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This transcript appears in the April 15, 2022 issue of Executive Intelligence Review.

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Discussion Among Panelists

This is an edited transcript of the discussion following the presentations to the Plenary Session of the April 9, 2022 Schiller Institute Conference, “To Establish a New Security and Development Architecture for All Nations.” Participating were Dennis Speed (moderator), Helga Zepp-LaRouche, H.E. Ambassador Anatoly Antonov, Sam Pitroda, Jay Naidoo, and Alessia Ruggeri.

Helga Zepp-LaRouche: I first want to thank all the speakers on this panel. The fact that we all come from different parts of the planet and bring our different cultural traditions and experiences is a very encouraging sign. I think what unites us all is the recognition that mankind has reached a point where we do need a change in policies, and that together we have to search for the principles which make it possible to arrive at that New Paradigm.

For me, this starts with the image of man. Once you agree on what you would call, in religious terms, the sacredness of human life, and for those who are not religious, you can call it the inviolability of the human life. Because what makes man unique is the ability—Sam Pitroda alluded to it—the ability of man to develop new science and technology. This is what constitutes humanity as the only creative species which we know of. There may be other species, when we explore the universe, but right now, it is the only species we know. It is that recognition of the creative nature of the human being which gives us hope that we can find a solution.

The great philosopher of the 15th Century, Nicholas of Cusa, who is known in Russia as Nikola Kuzanski, established this idea of the Coincidence of Opposites; that there is a solution for every problem because the One has a higher order than the Many. That is also the principle of the Peace of Westphalia; that the one humanity is of a higher order than all particular national interests or other interests.

So, I would like to thank the panelists again, and would like to give the word to all of you.

Speed: Ambassador Antonov, very happy to see you. It’s a very intense period, as you know. Please, go ahead.

Amb. Anatoly Antonov: Thank you very much. You see that I don’t consider that I waste my time on Saturday. It’s a great pleasure for me to be with my friends and with the new faces whom I don’t know. I would like to confirm my thanks to the Schiller Institute and Helga Zepp-LaRouche for this opportunity to share my view on the very important and pressing issue that we have discussed today.

It’s very interesting to listen to participants from four continents. I see that one denominator is that everybody is consumed by the current situation. Nobody is satisfied with what is going on, and we see so many problems we can’t solve. It’s very important that today I come to the conclusion that nobody outside can give us any solution. Neither the United States, nor Russia. You see that we are just a member of an international community, and it’s very important for us to sit together and to discuss all outstanding issues.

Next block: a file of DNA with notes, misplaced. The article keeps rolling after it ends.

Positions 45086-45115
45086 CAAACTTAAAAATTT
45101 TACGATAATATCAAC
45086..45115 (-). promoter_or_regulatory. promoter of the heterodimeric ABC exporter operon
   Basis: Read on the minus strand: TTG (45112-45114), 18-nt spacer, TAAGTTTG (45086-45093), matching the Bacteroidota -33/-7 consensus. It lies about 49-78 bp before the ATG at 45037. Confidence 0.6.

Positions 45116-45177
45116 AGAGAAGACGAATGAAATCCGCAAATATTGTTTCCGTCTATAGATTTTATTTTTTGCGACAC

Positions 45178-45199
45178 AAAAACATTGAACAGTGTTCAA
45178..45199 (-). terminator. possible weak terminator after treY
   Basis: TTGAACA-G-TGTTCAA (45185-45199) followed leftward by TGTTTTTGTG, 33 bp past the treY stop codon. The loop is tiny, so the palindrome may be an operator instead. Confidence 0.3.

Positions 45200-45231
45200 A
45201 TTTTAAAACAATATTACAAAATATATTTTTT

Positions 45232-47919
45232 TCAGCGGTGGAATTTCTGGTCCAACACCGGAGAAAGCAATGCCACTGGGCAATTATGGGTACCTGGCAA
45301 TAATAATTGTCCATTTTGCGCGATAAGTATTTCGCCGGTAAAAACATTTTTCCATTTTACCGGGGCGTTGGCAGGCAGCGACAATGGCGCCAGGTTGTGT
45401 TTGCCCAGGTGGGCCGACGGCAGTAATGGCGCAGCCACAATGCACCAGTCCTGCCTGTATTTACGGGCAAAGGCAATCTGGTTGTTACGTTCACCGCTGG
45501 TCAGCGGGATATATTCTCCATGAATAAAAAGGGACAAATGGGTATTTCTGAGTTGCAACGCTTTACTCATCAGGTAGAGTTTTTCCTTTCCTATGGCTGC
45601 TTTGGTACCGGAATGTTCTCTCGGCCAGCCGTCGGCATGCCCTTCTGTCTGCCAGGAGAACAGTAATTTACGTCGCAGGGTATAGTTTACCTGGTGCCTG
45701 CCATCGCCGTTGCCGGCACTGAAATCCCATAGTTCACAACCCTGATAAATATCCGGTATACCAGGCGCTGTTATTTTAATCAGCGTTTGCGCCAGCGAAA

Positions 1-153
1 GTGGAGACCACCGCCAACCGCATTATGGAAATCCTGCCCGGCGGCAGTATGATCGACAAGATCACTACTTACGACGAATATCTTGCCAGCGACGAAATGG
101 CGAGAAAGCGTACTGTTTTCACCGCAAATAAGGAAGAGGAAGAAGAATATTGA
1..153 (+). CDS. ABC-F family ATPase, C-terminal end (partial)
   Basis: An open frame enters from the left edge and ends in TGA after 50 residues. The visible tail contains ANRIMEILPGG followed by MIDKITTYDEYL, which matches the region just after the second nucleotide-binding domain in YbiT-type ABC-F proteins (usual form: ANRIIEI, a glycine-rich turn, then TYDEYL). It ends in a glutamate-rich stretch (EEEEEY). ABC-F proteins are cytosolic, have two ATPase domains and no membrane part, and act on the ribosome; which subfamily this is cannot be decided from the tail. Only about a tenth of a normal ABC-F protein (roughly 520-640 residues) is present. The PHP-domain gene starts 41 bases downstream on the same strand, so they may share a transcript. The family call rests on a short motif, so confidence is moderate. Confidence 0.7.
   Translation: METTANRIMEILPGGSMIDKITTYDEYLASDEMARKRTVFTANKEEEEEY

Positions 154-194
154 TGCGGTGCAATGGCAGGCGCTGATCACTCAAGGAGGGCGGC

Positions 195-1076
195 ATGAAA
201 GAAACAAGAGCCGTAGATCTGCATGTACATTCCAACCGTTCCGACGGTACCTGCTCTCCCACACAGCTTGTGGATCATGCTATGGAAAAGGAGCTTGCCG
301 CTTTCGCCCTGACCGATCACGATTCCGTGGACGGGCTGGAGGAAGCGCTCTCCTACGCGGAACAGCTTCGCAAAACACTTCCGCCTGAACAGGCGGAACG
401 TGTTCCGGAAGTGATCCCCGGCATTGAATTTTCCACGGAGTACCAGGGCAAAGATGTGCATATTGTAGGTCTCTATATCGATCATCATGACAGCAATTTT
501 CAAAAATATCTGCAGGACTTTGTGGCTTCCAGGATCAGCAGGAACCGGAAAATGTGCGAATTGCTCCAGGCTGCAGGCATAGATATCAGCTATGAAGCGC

I would like to confirm the importance of your NGO [non-governmental organization] being involved in this process. I am sure that without your assistance, it will be very difficult to find a compromise which fits everybody.

Again, I would like to confirm my readiness to participate in any of your events, and it will be a great honor for me to welcome you in our embassy if and when you find the opportunity to come to Washington. Thank you very much for this opportunity. I wish luck to everybody.

Sam Pitroda: I first want to compliment Helga for her leadership in putting this conference together. I think we should see this as a beginning of a new process, and not just one event.

I am convinced that war must stop; destroying properties, killing of people is not the answer. We must get at the table, to solve the problem; to save lives and bring peace to the area, not only in Europe, but in other parts of the world as well. I believe the key is to focus on redesigning the world. It is not a piece of conversation; we’ve got to get it done. And it has to move away from power and profit, to planet and people. Environmental blunders get less attention today than we need.

We also need to get off this command-and-control architecture. Take advantage of hyper-connectivity and begin new conversations with focus on collaboration, cooperation, co-creation. There is enough for everybody in this world. Why do we need to fight? Can we take humanity to the next level by focussing on hyper-connectivity to create new order? That’s what I would like to see.

I’m 80 years old, and I know I have very little time. I also know that very few people would listen to someone like me, because there is a golden rule in this world: One who has gold makes the rule. That has to change.